Egypt's agriculture ministry says it will put into effect a 2009 law banning the trade of live poultry in a bid to improve poultry production, combat environmental pollution and prevent the spread of diseases like bird flu.
The law bans the slaughtering of poultry outside unlicensed slaughterhouses. It stipulates that live poultry should be transported directly to licensed slaughterhouses after traders acquire special authorisations following veterinary inspection, before the refrigerated or frozen food products are offered at shops.
Although the law was in effect in 2009 and 2010, it has not been enforced since.
As a first phase, the ministry will ban the trading of live poultry in the capital Cairo and the neighbouring city of Giza, which consume 30 percent of the country's poultry, according to Mona Mehrez, deputy agriculture minister for livestock and poultry production.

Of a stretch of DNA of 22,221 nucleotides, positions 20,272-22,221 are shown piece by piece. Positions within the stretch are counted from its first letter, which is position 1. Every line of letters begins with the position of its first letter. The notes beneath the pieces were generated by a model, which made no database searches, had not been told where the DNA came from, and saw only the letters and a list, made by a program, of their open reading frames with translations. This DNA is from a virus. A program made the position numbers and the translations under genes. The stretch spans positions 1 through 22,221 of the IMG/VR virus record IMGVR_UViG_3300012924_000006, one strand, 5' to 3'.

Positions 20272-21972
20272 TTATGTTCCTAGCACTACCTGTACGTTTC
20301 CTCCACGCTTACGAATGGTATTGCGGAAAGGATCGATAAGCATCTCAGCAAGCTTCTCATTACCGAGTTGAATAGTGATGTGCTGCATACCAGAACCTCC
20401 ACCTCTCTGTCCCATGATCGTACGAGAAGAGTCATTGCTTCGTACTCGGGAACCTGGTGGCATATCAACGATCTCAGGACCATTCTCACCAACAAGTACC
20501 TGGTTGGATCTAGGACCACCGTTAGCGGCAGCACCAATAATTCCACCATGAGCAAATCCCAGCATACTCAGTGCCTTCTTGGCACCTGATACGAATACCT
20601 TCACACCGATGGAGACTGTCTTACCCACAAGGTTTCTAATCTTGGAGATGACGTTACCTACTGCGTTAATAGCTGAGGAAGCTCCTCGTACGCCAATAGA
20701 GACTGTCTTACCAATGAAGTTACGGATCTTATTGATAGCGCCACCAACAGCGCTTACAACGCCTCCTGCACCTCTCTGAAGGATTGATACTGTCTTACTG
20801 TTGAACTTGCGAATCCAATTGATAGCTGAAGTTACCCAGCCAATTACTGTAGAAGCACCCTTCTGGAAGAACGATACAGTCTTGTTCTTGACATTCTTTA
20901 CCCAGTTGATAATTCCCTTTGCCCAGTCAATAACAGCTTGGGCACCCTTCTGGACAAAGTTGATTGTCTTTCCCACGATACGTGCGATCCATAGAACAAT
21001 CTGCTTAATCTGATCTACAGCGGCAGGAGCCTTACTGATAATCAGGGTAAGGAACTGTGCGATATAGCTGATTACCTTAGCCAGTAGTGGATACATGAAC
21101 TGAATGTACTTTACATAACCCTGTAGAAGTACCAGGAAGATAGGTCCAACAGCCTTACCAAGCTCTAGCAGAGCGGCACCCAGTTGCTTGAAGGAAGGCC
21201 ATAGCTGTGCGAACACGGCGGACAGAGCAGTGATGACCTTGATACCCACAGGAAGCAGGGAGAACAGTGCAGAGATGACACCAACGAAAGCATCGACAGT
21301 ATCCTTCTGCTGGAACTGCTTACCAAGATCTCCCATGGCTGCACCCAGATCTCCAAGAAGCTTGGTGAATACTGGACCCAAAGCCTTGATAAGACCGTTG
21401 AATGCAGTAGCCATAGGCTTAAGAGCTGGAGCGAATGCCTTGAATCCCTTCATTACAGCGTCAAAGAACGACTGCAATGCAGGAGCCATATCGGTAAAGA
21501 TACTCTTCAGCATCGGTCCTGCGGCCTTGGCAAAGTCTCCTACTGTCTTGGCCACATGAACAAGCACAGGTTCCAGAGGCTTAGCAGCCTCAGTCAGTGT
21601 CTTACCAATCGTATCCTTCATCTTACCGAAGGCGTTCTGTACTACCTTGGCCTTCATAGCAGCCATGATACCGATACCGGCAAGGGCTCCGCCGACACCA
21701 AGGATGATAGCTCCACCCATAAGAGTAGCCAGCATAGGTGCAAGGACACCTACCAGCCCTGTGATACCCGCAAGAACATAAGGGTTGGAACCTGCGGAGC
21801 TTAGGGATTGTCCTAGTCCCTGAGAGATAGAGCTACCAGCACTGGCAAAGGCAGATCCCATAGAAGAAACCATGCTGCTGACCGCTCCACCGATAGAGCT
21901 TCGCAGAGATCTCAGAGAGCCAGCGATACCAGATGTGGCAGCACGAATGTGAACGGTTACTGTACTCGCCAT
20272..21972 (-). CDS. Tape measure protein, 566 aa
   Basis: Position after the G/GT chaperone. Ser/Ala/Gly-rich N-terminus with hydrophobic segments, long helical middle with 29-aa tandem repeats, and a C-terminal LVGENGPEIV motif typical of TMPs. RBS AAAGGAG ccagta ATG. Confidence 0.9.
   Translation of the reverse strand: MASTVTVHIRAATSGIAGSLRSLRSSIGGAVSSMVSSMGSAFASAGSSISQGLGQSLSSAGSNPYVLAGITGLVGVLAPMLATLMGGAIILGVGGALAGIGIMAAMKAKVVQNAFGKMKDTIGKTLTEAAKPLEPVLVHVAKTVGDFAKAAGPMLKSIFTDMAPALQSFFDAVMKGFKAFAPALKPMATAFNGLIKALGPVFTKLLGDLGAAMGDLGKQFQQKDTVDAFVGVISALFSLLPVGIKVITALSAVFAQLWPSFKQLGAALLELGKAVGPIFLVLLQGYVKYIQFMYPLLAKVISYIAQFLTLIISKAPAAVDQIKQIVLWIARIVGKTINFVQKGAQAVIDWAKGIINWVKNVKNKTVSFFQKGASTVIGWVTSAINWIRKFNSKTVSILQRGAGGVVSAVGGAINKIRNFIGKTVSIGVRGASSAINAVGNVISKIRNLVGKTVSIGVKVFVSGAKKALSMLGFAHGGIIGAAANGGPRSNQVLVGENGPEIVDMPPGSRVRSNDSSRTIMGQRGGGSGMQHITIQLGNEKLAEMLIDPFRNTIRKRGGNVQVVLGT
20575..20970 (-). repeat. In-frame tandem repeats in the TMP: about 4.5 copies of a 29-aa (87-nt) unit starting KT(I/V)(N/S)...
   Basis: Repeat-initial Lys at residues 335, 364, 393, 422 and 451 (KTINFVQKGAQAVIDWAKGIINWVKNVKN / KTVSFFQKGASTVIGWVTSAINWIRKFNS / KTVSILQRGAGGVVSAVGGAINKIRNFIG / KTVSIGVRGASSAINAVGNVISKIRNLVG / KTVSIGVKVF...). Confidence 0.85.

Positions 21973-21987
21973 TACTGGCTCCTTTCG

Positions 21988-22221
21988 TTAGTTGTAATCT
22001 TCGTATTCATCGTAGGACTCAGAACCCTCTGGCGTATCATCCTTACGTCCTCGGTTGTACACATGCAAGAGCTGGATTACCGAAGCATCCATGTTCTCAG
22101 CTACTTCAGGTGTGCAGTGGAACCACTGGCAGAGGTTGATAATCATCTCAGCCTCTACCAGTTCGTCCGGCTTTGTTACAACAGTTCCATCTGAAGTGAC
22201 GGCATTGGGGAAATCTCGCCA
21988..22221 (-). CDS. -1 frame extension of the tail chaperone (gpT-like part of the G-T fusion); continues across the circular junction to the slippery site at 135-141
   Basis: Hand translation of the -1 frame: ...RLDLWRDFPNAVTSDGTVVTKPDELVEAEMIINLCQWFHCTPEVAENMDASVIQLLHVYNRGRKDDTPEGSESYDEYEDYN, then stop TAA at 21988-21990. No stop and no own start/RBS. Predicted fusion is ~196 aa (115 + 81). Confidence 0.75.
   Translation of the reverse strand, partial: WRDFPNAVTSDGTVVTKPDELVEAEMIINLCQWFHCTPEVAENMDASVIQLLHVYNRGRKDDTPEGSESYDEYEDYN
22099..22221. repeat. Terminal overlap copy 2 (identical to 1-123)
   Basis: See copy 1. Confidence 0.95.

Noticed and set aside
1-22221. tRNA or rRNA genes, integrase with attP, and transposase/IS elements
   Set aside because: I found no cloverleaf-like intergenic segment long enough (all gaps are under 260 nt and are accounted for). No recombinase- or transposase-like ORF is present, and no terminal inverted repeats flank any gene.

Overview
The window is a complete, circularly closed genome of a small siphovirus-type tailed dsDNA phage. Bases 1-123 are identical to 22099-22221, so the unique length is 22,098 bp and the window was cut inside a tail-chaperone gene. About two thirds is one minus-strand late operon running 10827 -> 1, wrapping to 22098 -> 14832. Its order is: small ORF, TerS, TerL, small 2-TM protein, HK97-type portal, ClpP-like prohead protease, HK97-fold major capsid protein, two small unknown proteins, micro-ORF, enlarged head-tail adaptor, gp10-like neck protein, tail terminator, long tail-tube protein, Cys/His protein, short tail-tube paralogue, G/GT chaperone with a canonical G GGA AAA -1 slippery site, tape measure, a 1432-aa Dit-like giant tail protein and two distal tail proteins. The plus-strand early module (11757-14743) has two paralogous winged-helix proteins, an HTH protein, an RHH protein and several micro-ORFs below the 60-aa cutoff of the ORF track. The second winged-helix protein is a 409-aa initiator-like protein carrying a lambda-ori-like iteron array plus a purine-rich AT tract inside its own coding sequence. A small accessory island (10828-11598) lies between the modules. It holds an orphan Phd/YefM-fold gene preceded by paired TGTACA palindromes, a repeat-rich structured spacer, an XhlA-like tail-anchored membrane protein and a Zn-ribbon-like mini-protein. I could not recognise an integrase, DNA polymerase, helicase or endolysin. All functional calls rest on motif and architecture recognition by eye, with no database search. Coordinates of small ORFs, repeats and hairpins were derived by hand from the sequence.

The ministry will later expand the ban to Egypt's second city of Alexandria and the capitals of governorates, Mehrez said in TV statement on Tuesday.
According to the deputy minister, Egypt has a sufficient number of slaughterhouses, which currently operate at only 10 percent of their total capacity.
The new system will offer soft loans to owners of shops where poultry is slaughtered so they can shift their business to offering refrigerated and frozen poultry products. The loans will be provided by the trade ministry's Medium, Small and Micro-sized Enterprises Development Agency.
Mehrez stressed that the legislation will help Egypt eliminate bird flu, which she says is primarily caused by the unregulated slaughtering and transport of poultry without necessary veterinary examination.
The scheme will also offer additional benefits by cooking poultry waste at warehouses to produce fodder and fertilisers, Mehrez said.